From Iceland — Austerity Kills Patients, Says Doctor As He Quits

Austerity Kills Patients, Says Doctor As He Quits

Published December 7, 2014

Says authorities intend to privatize -- Advises people to prepare for "nation-wide calamities"

Haukur Már Helgason
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Says authorities intend to privatize -- Advises people to prepare for "nation-wide calamities"

Doctor Vilhjálmur Ari Arason has resigned from his job at the Primary Health Care of the Capital Area, citing the “situation” of the healthcare system as the reason for his resignation. Along with his practice, Vilhjálmur Ari has blogged about medicine at Eyjan. In a post dated last week, he claims that a growing number of patients die due to unsatisfactory treatment. “These are facts that cannot be overlooked today, and are only occasionally reported in the news.”

Doctors employed at the country’s hospitals started strike actions in November. They have planned and announced further actions towards spring 2015. Vilhjálmur asserts that the visible lack of will within the government, to meet doctors’ demands, signals their plans to “privatize the public healthcare system”.

In the post, Vilhjálmur harshly criticizes the prioritization of constructing new hospital premises, estimated at 100 billion ISK (€ 600-700 million) rather than improving the healthcare system’s functioning. He says that everyone knows that new hospital premises are needed, but that the field faces more pressing concerns. “There are specialized fields, that we rely on during our most severe illnesses, where there are hardly any practitioners left,” he writes, adding that “the outlook is so dark that I abstain from publicizing it for now”.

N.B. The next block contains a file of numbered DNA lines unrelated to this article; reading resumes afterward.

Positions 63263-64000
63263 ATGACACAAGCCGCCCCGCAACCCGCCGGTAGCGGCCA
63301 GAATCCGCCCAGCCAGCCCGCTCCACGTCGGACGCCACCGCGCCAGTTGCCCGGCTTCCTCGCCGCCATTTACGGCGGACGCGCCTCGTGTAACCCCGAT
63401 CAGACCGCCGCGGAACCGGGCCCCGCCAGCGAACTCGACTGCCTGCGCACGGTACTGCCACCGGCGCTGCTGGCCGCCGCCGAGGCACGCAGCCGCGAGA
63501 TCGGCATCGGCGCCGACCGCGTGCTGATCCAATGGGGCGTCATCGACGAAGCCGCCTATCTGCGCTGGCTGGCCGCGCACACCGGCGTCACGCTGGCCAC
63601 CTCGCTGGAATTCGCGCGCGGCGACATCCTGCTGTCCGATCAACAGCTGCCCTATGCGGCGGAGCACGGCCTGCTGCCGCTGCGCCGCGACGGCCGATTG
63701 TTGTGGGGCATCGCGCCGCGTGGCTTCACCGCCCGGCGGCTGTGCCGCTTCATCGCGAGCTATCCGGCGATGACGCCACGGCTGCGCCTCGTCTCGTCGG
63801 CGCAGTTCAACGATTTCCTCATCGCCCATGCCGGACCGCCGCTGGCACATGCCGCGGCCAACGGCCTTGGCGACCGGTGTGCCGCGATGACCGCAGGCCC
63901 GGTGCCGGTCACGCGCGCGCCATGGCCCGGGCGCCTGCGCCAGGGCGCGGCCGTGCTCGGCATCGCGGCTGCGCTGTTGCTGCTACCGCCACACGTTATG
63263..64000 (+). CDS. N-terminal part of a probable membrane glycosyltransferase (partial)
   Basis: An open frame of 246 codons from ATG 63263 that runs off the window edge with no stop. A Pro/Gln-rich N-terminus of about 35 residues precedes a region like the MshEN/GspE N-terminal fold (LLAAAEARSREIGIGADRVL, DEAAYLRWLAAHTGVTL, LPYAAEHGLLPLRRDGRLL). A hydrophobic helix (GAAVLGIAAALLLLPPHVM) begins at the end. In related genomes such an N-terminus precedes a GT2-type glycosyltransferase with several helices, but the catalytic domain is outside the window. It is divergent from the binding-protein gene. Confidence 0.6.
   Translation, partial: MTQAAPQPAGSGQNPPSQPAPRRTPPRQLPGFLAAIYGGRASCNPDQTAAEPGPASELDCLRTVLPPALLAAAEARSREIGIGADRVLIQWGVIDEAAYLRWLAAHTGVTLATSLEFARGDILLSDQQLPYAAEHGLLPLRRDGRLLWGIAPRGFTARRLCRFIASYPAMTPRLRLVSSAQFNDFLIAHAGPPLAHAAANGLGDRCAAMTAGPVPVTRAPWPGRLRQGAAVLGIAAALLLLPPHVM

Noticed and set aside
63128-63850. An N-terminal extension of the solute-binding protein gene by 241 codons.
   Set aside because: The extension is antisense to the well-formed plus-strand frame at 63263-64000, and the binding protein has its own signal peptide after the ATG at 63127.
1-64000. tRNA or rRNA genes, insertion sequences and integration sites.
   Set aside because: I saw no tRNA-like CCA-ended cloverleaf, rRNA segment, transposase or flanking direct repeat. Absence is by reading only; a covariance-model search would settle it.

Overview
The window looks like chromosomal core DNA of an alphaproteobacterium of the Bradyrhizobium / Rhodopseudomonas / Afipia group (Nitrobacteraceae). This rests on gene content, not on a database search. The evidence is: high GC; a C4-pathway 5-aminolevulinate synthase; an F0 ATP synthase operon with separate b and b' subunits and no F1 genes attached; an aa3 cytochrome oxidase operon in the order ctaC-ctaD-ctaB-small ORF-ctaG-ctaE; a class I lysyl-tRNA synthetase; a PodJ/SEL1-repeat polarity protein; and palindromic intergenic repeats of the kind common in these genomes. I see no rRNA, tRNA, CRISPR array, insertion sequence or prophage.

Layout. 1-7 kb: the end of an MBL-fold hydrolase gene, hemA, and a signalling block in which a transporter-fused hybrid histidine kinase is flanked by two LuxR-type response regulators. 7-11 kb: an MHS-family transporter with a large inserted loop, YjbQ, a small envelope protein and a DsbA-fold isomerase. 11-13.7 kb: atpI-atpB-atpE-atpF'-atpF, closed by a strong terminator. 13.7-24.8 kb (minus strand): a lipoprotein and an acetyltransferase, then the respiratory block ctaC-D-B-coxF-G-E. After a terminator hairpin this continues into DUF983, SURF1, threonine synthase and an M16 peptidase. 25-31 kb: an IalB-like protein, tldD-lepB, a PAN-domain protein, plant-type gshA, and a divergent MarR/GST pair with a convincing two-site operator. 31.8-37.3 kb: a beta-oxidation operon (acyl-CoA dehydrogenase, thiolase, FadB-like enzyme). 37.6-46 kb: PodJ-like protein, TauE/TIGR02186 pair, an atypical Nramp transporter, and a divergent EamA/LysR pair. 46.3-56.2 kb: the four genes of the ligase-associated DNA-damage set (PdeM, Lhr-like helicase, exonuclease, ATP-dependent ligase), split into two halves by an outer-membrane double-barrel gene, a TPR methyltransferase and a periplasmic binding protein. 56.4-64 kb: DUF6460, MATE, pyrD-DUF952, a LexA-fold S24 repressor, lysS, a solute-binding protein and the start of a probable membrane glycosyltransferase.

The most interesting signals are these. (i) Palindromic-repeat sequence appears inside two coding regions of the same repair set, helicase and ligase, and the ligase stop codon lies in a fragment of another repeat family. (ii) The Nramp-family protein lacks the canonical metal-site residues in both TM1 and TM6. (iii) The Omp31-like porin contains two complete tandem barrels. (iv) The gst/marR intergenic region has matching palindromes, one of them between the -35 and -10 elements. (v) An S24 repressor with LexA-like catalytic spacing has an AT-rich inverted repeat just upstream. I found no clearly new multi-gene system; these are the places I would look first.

Vilhjálmur said that he expects more general practitioners to resign. Referring to authorities, he said that “they have not listened to the grassroot and they have not listened to professional reasoning”. He concludes the post, saying that the nation had a choice and will now face the consequences: “I, for one, have started preparing for the worst and resigned. I hope everyone prepares as best they can, as we foresee nation-wide calamities.”

The current issue of the Reykjavík Grapevine print edition includes extensive coverage of the ongoing healthcare crisis, by Gabríel Benjammin, which will also be accessible online shortly.

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